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The Three Holy Hierarchs are Saint Basil (or Vasili), Saint John Chrysostom, and Saint Gregory the Theologian. They all lived a holy and yet public life in the latter part of the 4th century, and were great teachers and theologians. Saint Basil, Archbishop of Caesarea in Cappadocia, consecrated his former schoolmate Gregory (also known as “Nazianzen” from his hometown) as bishop of Sasima in Cappadocia. Saint Gregory was then called upon to serve as the Patriarch of Constantinople, but resigned this office when a quarrel broke out over his election.
Saint John Chrysostom also served later as the Patriarch of Constantinople and although his sermons were universally lauded (“Chrysostom” means “golden mouth”), his honesty and unbending devotion to the Christian faith caused the Empress Eudoxia to persecute him to death. When in the 11th century devotion to the three led to partisan rivalries among the Faithful, they appeared in a vision to a holy bishop telling him, “We are one in God,” and charging him with the institution of this common feast. Truly there are no rivalries in Heaven, but mutual honor and respect instead.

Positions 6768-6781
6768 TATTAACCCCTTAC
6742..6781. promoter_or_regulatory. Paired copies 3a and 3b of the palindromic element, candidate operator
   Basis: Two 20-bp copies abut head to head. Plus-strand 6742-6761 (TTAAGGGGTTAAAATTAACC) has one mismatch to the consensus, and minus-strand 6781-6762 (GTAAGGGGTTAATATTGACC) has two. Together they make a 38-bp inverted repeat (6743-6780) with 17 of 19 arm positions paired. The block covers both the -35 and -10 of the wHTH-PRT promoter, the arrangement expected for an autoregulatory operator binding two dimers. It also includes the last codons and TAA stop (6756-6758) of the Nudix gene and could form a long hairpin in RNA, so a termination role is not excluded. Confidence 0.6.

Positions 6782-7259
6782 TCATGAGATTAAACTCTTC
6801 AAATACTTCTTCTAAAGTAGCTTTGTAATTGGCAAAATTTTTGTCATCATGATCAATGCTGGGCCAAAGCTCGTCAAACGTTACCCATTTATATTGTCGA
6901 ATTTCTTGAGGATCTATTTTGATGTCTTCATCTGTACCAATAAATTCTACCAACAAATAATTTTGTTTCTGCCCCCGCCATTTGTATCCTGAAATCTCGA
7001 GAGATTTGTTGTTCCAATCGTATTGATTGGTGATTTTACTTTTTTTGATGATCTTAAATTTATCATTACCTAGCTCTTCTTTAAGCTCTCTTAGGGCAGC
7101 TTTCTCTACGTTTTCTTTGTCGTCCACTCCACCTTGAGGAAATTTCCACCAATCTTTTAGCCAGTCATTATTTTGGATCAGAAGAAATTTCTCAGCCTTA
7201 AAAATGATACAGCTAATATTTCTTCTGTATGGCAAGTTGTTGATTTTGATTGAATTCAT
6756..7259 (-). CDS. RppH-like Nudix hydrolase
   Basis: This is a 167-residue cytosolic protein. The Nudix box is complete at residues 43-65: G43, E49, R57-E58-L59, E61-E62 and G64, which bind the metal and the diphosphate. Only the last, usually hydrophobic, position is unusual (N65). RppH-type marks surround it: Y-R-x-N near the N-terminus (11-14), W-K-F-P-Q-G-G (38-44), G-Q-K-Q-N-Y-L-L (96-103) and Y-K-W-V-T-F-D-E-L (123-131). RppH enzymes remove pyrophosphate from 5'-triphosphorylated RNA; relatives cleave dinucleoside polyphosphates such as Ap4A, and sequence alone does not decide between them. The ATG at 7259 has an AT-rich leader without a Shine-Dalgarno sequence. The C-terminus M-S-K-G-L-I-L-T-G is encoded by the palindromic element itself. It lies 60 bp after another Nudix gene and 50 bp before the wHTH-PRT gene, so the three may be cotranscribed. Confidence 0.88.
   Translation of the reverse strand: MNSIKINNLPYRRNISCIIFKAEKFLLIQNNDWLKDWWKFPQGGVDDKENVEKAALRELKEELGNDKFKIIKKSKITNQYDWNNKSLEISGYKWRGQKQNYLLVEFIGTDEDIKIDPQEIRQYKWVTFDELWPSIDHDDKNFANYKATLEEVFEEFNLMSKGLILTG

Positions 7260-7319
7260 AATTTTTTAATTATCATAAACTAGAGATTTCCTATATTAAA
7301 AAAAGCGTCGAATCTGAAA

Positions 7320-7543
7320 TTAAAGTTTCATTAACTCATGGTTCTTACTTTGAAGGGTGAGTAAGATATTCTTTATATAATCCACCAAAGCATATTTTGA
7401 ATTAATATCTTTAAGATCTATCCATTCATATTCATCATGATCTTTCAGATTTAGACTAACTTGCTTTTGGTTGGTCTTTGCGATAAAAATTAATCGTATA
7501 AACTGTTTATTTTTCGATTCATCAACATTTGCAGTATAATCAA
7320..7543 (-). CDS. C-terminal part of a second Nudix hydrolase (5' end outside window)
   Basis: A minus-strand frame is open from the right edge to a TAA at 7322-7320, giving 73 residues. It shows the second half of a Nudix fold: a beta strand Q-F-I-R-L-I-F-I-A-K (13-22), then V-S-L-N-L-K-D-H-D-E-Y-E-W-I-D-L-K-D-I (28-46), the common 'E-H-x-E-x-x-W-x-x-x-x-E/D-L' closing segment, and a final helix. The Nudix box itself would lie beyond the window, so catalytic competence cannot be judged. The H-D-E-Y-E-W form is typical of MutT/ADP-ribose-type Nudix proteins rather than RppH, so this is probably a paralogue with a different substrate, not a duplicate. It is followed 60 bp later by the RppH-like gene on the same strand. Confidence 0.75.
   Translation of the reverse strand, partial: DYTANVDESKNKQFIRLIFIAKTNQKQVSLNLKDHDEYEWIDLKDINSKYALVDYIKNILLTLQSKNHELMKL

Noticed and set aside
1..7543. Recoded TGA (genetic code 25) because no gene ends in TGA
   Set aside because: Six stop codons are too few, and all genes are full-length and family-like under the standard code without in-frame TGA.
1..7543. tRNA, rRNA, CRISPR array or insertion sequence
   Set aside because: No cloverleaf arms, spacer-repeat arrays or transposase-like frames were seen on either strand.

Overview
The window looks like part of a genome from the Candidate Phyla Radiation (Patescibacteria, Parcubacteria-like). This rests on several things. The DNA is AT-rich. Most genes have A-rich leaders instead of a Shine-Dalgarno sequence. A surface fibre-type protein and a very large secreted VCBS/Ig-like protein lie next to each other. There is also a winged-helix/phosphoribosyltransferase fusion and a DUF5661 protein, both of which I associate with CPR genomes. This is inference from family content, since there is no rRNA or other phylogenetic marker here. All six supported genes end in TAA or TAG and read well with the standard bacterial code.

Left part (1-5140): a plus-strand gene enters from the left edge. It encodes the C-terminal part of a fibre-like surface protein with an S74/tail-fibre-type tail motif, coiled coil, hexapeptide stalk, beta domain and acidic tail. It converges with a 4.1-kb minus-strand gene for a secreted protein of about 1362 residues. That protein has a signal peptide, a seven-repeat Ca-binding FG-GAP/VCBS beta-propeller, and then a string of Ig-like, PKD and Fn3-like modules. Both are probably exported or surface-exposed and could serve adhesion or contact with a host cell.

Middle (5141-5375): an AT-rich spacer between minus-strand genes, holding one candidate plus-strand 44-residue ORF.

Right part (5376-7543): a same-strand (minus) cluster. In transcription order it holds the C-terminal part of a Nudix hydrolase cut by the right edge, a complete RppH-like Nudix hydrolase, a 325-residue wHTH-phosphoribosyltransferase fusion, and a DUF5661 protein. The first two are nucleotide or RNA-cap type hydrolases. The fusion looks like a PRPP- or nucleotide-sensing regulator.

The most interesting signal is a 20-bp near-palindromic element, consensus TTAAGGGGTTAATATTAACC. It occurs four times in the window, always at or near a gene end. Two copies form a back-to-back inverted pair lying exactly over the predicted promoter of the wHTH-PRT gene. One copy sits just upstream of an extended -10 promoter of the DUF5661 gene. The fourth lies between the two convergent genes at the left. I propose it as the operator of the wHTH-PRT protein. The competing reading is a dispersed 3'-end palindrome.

|Church Feast Day 1
20th c. (Late)
Monk Michael of Athos